University of Florida Academic Freedom Case Recalls Dark College Days in the ’80s

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This item caught my attention today on Boing Boing:

Michael Moulton, a prof at the University of Florida, is suing a company that republishes his students’ notes from class, because he says that taking notes on his classes and selling them violates his copyright.

There is interesting reader commentary on this story both at Boing Boing and Much of the discussion centers on the legal ramifications, Professor Moulton’s motive (profit), and the students’ motives (ditching class).

The legal ramifications are important, of course. But I recall a case where a different motive made me much more sympathetic to the professor involved.

In the mid-1980’s, Mark Reader, one of my Political Science Professors at Arizona State announced that his lectures were copyrighted–but not because he objected to for-profit note takers. It was because Accuracy in Academia was sending its McCarthyist goons to spy on professors suspected of being too leftist. This was during the Reagan presidency (pre deification), and ASU was one of several campuses where “preppy conservatism” was running amok.

Dr. Reader was trying to prevent A.I.A. from recording and/or republishing his lectures in their witch-hunting materials.

If academic freedom is the motive, does that change the calculation here?

Yes, Dr. Reader was a total Marxist, but that’s not the point. A.I.A was orchestrating a hit job on Reader because they didn’t like his politics.

Why, you might ask, do I remember these events so well?

One of those A.I.A. goons was Matthew Scully, who years later would become a speechwriter for George W Bush.

In 1985 Scully was also an editorial writer for State Press, ASU’s student newspaper. Len Munsil was the editor and enabler. Among Munsil’s conservative credentials at the time: he refused to publish in the events calendar the meetings of a student gay and lesbian organization.

Scully, Munsil, and their associates became known on campus and off, as “The God Squad.”

I was reporter for the State Press for a time, and got caught in the politics of the conservative student insurgency.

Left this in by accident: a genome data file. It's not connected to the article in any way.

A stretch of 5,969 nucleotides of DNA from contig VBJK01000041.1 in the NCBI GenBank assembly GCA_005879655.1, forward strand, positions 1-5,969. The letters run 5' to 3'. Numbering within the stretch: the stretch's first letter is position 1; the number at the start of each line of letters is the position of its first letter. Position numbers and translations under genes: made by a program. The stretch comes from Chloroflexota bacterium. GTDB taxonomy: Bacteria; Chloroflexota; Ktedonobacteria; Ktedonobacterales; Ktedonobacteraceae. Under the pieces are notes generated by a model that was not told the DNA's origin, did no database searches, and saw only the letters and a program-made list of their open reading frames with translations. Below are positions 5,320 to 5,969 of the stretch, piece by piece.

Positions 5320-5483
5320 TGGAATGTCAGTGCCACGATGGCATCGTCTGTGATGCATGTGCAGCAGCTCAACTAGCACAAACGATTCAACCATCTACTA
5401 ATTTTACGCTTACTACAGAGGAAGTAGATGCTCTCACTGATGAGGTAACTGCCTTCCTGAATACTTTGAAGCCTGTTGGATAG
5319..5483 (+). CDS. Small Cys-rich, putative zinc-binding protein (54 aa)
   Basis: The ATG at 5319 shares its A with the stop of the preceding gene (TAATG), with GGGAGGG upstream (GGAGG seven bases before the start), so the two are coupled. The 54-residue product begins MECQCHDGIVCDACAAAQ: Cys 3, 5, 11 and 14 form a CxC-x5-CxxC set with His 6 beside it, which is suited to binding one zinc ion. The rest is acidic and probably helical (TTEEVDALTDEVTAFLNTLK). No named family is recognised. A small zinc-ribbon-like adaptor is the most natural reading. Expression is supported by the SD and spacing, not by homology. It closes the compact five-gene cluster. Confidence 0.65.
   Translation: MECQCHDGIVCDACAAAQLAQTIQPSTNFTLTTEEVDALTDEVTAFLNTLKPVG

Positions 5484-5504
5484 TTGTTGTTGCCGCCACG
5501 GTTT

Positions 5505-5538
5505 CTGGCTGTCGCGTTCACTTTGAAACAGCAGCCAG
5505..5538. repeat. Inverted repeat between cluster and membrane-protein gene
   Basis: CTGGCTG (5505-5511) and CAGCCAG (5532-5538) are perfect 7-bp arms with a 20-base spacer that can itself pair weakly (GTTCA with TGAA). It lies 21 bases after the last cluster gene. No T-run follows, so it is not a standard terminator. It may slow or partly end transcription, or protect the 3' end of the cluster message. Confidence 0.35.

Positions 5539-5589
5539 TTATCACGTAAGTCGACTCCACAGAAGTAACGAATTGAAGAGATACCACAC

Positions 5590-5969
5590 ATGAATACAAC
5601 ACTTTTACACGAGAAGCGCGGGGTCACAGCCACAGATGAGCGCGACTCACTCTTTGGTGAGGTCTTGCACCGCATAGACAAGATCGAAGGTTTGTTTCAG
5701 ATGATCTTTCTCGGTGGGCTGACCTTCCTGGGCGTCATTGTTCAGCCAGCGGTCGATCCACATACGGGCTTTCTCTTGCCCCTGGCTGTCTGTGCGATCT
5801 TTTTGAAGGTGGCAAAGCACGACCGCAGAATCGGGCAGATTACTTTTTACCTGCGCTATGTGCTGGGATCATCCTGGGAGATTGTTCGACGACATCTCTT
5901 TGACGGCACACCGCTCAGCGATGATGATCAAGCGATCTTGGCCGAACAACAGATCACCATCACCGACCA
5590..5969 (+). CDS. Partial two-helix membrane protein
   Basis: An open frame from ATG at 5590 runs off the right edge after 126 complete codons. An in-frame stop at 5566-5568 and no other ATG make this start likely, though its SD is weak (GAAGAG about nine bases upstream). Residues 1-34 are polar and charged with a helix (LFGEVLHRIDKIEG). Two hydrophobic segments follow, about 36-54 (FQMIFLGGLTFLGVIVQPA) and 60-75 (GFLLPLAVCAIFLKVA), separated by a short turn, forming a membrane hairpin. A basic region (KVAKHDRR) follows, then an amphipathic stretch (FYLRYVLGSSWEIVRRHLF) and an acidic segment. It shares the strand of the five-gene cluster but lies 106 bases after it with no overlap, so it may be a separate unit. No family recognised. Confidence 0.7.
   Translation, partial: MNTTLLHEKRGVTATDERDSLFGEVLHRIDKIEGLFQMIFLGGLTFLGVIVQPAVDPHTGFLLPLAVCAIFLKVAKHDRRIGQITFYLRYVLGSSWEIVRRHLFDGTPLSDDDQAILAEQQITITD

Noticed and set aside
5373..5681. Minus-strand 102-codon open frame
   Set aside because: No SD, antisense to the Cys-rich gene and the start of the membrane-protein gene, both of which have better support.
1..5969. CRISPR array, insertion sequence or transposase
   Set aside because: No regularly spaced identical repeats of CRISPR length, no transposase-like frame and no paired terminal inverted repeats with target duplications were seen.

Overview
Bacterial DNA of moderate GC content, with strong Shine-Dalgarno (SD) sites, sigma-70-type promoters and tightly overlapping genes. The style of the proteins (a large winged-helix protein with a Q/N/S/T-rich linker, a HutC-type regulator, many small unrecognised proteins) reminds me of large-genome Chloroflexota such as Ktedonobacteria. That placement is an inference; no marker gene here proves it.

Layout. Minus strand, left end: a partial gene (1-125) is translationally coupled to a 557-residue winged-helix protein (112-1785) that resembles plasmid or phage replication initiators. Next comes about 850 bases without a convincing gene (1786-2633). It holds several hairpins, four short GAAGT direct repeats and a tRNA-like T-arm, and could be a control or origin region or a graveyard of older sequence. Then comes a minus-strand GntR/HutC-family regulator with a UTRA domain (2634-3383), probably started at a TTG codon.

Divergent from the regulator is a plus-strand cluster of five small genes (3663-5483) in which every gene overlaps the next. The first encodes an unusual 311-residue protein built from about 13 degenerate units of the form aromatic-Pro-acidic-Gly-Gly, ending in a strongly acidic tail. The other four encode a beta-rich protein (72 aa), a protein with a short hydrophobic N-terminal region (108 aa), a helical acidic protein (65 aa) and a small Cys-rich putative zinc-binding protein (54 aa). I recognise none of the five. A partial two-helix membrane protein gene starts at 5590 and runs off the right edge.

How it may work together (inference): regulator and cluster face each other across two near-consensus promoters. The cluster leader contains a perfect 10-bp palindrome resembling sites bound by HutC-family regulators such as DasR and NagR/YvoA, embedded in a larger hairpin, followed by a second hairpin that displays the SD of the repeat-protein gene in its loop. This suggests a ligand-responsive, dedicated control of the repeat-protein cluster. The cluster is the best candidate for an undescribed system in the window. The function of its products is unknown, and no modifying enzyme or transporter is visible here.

In order to keep his job as editor, Munsil had keep in the good graces of the student body president–because the president appointed members to a board overseeing student publications. The president at the time was Ray Burnell, a handsome young poster child for the Religious Right.

I covered Burnell’s participation at an an anti-abortion conference. I interviewed Burnell, and found him to be surprisingly likable. I reported that the “non-partisan” organization sponsoring the conference was electioneering exclusively for Republican candidates. I also noted that, although Burnell was not speaking in his capacity as student body president, his introduction at the conference left room for ambiguity.

I’m not saying what I wrote was a great piece of journalism, but it was all accurate.

The story never ran. A few days later, I was personally canned from the paper by Munsil.

I was devastated at the time, but have come to regard it as a feather in my cap.

Last year, Scully penned a whiny article for The Atlantic on how Michael Gerson hogged all of the credit for putting pretty words in the mouth of George W Bush.

Also last year, Munsil made an unsuccessful run for governor of Arizona, on a platform of immigrant phobia. I was happier than most to see him fail.


A few hours after I posted this, I received a call from Keith Dungan, founder of Faulkner Press, one of the plaintiffs in the Florida case. That was interesting. Someone actually read my blog? Dungan thanked me for my posting, and said he appreciated that I alone had commented that the Florida case was about academic freedom. I don’t think that’s what I said. In Florida, the intent of the professional note takers is not to intimidate and undermine the professor, as was the intent of A.I.A. in Arizona.

To be honest, I’m not sure where I stand. In the case of Prof. Moulton, the lawsuit seems petty, unreasonable, and perhaps a bad precedent were it to succeed. On the other hand, Prof. Reader’s tactic of asserting copyright seemed like a bold and clever counter threat against the A.I.A. creeps. Could Dr. Reader have been wrong? (I certainly believe he was wrong about Marxism.) Maybe I’m making a false parallel, but the central issue seems the same in both instances: Can college professors copyright their lectures?

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